The English alphabet, as you likely know, is made up of 26 letters.
But it wasn’t always that way.
How old is the alphabet?
Before we get to the history of specific letters, let’s talk a bit about Old English. English was first written in the Anglo-Saxon futhorc runic alphabet, also known as Anglo-Saxon. The Angles and Saxons came from Germany and settled in Britain in the fifth century. The region they inhabited became known as “Angle-land,” or England.
Eventually, Christian missionaries introduced the Latin alphabet, which began to take ahold around the sixth century, and ultimately replaced Anglo-Saxon. But for some time, the alphabet included the letters of the Latin alphabet, some symbols (like the ampersand), and some letters of Old English.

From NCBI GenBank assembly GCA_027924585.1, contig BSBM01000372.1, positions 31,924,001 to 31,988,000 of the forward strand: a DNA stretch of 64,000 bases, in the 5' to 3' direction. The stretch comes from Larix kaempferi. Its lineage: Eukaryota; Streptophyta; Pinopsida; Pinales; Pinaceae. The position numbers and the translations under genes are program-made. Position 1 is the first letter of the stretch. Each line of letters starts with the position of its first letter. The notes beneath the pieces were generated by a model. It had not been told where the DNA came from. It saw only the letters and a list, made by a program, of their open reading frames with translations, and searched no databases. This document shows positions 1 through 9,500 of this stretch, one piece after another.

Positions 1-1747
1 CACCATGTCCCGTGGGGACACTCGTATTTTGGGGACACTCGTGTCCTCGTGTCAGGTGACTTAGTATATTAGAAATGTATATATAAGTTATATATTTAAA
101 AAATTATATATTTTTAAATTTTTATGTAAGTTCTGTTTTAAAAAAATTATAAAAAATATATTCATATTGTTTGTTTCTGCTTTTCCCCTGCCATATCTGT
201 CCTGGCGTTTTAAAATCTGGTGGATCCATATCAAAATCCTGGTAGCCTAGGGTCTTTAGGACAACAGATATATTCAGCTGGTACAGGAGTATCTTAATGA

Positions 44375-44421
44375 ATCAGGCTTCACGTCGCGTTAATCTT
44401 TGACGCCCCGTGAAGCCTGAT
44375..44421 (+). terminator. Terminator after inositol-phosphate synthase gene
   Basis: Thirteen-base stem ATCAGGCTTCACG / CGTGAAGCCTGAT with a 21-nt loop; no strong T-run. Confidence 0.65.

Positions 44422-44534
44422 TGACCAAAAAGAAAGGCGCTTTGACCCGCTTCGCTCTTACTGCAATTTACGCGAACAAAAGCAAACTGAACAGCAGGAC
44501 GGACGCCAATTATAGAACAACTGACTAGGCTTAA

As Modern English evolved, the Old English letters were dropped or replaced.
(Our trusty alphabet isn’t the only part of the language that has changed—October used to be the eighth month, and September the seventh.)
What is the letter thorn?
Here’s an example: in Old English, a letter called thorn (þ) represented the th sound (as in that) in Modern English. In the Latin alphabet, the Y was the symbol that most closely resembled the character that represented thorn. So, thorn was dropped and Y took its place. (As you may know, Y can be a vowel.)
That is why the word ye, as in “Ye Olde Booke Shoppe,” is an archaic spelling of the.